It’s 1940. Frankie Bard is an American radio reporter working in London for CBS, broadcasting news on the Blitz into American homes. Frankie is right in the heart of the action, spending her nights sheltering from the bombs and her days reporting on homes that have been destroyed, families torn apart and children left orphaned.
Meanwhile on the other side of the Atlantic, we see the effects the war is having on the small town of Franklin, Massachusetts. In Franklin, we meet the postmistress (or actually, postmaster, as she prefers to be called): Iris James, a middle-aged single woman. And we also meet Emma Fitch, the doctor’s wife. When Emma’s husband travels to London to offer his medical skills to the war effort, it sets a chain of events in motion which will affect the lives of all three women.
I seem to have been reading a lot of books about World War II recently – books written during the war, set during the war and about the aftermath of the war. The Postmistress is a book I’ve had my eye on for a while and I was looking forward to reading it. Unfortunately, it turned out not to be one of the better WWII books I’ve read. In fact, it’s probably the most disappointing book I’ve read so far this year and I very nearly gave up on it after a few chapters. Although the writing was very elegant, it felt impersonal somehow and scenes that I’m sure should have made me cry left me unmoved.
The biggest problem I had was that I didn’t feel a real connection to any of the characters. The only one who came alive for me at all was Frankie Bard. I thought the book lacked focus and might have worked better if it had concentrated more on one central character. As it was, I’m not sure The Postmistress was the best title for this book. It implies that the postmistress (i.e. Iris) would be the main focal point of the book, which she wasn’t – this was really Frankie’s story in my opinion – and although Iris does play an important part in the plot, her character’s potential was never fully explored. As for the third main female character, Emma, she seemed very two-dimensional and I never felt that I got to know her at all.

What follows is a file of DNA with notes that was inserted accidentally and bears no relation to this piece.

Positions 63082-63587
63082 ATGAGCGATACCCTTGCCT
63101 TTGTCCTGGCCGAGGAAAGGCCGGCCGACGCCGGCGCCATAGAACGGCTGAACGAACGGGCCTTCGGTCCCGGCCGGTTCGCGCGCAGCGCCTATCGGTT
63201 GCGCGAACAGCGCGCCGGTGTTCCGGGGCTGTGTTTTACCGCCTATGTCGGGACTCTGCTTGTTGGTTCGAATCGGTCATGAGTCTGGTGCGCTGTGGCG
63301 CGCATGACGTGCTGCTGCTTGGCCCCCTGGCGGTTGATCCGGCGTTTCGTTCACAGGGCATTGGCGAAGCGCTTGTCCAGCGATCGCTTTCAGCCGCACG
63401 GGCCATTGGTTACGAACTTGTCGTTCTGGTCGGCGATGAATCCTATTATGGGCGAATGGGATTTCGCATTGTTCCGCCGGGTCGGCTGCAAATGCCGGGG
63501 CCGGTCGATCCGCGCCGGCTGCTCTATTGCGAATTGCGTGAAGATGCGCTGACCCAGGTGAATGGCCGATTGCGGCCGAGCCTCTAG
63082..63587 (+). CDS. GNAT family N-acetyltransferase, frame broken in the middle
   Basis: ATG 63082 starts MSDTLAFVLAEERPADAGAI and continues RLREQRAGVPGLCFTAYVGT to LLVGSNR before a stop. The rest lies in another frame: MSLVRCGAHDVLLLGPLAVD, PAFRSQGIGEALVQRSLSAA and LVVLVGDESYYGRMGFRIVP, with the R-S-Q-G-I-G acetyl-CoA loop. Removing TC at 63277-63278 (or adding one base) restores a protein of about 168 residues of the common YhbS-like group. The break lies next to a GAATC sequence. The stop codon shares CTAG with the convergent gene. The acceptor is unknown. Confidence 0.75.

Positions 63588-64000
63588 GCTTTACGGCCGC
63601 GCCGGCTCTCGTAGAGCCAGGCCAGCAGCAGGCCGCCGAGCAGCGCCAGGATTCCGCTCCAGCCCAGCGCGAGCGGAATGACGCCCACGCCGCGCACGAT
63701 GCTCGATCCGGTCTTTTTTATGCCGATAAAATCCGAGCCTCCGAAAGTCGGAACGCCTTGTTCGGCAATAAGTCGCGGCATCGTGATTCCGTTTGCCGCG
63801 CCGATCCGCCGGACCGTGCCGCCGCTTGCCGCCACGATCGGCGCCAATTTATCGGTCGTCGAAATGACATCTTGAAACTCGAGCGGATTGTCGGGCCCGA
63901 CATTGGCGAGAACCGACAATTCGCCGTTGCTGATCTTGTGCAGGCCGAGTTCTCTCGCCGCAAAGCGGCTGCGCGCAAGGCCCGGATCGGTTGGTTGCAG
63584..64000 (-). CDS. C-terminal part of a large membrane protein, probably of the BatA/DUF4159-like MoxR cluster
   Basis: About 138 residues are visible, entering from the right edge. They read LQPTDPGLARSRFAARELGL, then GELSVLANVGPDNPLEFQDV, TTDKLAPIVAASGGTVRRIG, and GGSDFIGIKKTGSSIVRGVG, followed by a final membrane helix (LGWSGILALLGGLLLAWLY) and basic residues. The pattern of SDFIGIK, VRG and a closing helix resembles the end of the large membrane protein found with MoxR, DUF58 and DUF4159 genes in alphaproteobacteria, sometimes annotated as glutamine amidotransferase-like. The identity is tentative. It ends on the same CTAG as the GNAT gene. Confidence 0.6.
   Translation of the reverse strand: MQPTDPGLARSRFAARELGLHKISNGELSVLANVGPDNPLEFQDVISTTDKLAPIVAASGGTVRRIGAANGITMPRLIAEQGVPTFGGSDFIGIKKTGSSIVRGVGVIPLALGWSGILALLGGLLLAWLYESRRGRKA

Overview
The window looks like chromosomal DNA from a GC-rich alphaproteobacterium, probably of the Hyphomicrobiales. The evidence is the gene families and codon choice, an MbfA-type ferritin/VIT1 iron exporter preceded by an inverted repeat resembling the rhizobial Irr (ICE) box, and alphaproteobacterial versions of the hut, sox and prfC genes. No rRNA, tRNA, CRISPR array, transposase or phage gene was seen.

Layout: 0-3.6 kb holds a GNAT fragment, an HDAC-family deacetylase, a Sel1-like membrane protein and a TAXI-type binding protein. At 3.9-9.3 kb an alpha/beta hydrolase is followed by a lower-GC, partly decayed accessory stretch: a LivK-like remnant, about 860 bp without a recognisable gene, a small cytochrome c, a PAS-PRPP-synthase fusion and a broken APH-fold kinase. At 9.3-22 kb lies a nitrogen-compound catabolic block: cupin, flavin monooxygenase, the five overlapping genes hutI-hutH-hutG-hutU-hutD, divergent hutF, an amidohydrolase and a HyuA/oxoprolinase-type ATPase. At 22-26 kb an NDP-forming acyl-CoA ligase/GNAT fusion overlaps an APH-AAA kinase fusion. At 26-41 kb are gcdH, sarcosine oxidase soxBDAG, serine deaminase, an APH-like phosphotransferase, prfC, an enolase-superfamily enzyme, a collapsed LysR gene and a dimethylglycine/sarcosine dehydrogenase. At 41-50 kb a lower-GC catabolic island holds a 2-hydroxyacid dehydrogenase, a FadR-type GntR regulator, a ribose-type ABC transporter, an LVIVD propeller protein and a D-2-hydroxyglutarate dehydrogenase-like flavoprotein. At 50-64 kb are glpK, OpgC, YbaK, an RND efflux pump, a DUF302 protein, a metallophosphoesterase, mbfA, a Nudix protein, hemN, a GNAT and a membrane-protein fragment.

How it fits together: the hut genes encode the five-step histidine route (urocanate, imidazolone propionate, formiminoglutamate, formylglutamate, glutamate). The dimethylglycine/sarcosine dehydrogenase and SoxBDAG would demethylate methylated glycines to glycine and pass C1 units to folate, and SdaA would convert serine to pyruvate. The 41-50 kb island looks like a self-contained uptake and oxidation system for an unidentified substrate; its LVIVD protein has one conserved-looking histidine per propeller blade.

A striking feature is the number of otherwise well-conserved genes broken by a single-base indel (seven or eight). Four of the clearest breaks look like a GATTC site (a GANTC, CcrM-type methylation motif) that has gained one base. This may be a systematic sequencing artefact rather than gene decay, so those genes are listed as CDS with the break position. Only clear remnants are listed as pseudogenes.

It’s not all bad, though: there were some things that I did like about this book. I enjoyed the section where Frankie was sent to report on the refugee trains departing from Berlin and to attempt to interview some of the Jewish families who were leaving the city. I’m sure she wouldn’t really have found it quite so easy to travel by ferry from England to France in the middle of the war and then to catch a train to Berlin, though! Despite this and a few other inaccuracies (in the author’s note, for example, Sarah Blake admits that the recording equipment Frankie was carrying hadn’t been invented until 1944), I thought this was easily the most compelling part of the novel. This was around 150 pages into the book and was the first time I’d found myself becoming absorbed in the story, which made me glad I hadn’t abandoned it. Sadly though it didn’t continue to hold my attention and I quickly started to lose interest again when the focus returned to Iris and Emma.
I did find it interesting to read about the various ways in which the war was affecting the lives of people in Massachusetts, thousands of miles away from the fighting. We see people worrying about loved ones in Europe, people feeling frightened and expecting a German U-boat to land at any minute, people tuning into the radio every day to hear the latest news and wishing there was some way they could help. Most of the WWII books I’ve read have been from a European perspective so this was something different and I really liked that aspect of the book.
The Postmistress didn’t work for me personally, but I’ve seen a lot of reviews that are much more positive than mine, so clearly other readers have been able to connect with the characters and the story better than I have. I do however think it would make a good book group choice, as it raises some issues which would be perfect for a discussion, such as the importance of truth and whether the truth should always be told – and what happens to the people we hear about on the news after the reporter stops speaking and the radio is turned off.